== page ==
Cement producers in China’s second biggest carbon market have warned the provincial government they cannot afford to comply with the Hubei emissions trading scheme, Reuters reported Friday.
Hubei emitters are expected to hand over permits to cover their 2014 emissions by the end of this month, but cement producers have entered into talks with the local government about escaping penalties for non-compliance or borrowing permits from the 2015 allocation, the agency reported, citing unnamed sources.
The talks are a re-run of last year’s compliance process in Guangdong, when a handful of manufacturers ended up refusing to meet their targets under the scheme.
Over the past 18-24 months, a slowdown in China’s economy and a conscious move by the government to shift away from its reliance on manufacturing for GDP growth have coincided with increased environmental regulations, including carbon as well as air, soil and water pollutants.
As a consequence, many manufacturers are struggling financially, especially smaller, privately-owned factories.
According to Reuters, Huaxin Cement, Hubei’s biggest cement producer, is short 1.15 million allowances for 2014.
At Friday’s closing price of 25.90 yuan for Hubei allowances, that would mean an additional cost of nearly 30 million yuan ($4.8 mln) for the company to comply with the ETS.
Hubei ETS rules state that the penalty for non-compliance is the deduction of twice the amount of permits they fail compliance with, plus a fine of up to three times the market price per tonne of CO2. But the fine is limited to 150,000 yuan.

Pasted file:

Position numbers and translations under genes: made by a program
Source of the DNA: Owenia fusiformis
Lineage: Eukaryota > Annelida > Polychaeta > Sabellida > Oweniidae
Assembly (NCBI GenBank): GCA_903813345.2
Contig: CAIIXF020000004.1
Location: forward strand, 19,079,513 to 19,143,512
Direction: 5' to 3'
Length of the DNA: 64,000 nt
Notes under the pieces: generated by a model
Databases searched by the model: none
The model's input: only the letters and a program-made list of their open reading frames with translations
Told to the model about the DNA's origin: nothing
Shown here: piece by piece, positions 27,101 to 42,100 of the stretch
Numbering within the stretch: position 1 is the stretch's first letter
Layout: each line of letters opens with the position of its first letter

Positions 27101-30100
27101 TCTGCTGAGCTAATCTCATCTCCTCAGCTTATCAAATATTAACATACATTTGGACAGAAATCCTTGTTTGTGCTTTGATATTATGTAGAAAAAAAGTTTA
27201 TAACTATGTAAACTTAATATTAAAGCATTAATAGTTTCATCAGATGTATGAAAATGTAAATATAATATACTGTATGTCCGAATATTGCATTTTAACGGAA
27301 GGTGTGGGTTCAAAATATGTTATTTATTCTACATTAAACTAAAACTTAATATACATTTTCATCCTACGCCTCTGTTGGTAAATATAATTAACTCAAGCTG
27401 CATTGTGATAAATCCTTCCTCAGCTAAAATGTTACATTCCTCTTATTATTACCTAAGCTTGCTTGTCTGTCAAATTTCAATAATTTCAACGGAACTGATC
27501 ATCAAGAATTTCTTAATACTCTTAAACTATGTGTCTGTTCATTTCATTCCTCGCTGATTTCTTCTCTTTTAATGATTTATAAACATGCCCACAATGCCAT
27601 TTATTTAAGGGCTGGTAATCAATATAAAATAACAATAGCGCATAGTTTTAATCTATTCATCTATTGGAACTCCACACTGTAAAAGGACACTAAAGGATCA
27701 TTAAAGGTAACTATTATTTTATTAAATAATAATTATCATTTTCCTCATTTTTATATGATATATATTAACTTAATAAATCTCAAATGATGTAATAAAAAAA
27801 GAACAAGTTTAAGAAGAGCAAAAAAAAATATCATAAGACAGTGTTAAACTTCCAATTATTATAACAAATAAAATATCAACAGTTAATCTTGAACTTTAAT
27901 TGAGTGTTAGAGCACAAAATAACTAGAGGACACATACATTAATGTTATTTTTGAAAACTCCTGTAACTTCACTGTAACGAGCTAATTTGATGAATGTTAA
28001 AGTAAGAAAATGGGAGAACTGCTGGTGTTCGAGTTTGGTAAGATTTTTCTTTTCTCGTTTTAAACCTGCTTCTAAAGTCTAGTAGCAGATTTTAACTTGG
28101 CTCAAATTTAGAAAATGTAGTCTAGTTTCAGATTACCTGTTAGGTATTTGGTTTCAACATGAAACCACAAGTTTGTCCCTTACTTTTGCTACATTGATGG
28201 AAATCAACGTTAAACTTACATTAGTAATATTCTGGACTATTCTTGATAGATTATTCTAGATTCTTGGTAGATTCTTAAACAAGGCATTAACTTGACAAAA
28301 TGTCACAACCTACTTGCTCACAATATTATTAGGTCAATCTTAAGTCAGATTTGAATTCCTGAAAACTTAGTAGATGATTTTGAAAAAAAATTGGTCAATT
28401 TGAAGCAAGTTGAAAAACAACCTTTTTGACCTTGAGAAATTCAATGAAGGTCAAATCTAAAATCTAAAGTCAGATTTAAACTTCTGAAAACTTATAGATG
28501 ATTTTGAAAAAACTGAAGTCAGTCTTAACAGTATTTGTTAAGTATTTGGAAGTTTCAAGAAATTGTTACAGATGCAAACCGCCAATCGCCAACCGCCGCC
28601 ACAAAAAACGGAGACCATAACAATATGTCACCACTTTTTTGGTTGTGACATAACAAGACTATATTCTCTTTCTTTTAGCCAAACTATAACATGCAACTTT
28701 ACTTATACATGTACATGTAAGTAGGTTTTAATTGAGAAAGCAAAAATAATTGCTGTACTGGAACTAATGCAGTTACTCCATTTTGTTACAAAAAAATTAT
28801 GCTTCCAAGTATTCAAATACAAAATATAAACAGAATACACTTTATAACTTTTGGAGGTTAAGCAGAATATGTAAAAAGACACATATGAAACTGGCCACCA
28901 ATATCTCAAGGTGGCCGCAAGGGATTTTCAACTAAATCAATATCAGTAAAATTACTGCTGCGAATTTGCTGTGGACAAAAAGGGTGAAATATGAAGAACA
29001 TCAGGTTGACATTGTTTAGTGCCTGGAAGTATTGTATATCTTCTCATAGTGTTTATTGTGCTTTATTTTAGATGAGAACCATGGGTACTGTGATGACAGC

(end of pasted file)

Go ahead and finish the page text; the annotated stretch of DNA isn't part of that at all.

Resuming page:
In theory, Huaxin could simply refuse to comply and pay the 150,000 yuan fine, and then refuse to comply again next year when they would be even shorter, but observers note that would potentially spell disaster for the companyh’s relationship with the provincial government and its ability to obtain further project approvals, bank loans and so on.
For Hubei, which is going through its first compliance season, the opposition against the scheme is problematic.
The seven pilot markets in China are focused more on achieving a high compliance rate than actual emission reductions, as the schemes are seen primarily as a training session ahead of the launch of the national market.
Around a quarter of the 138 participants in the Hubei ETS are cement producers, and a failure to make them comply would raise questions over the provincial government’s ability to implement environmental regulations as well as cast doubts over whether the Hubei market should function as a model for the development of the national ETS.
By Stian Reklev – email@example.com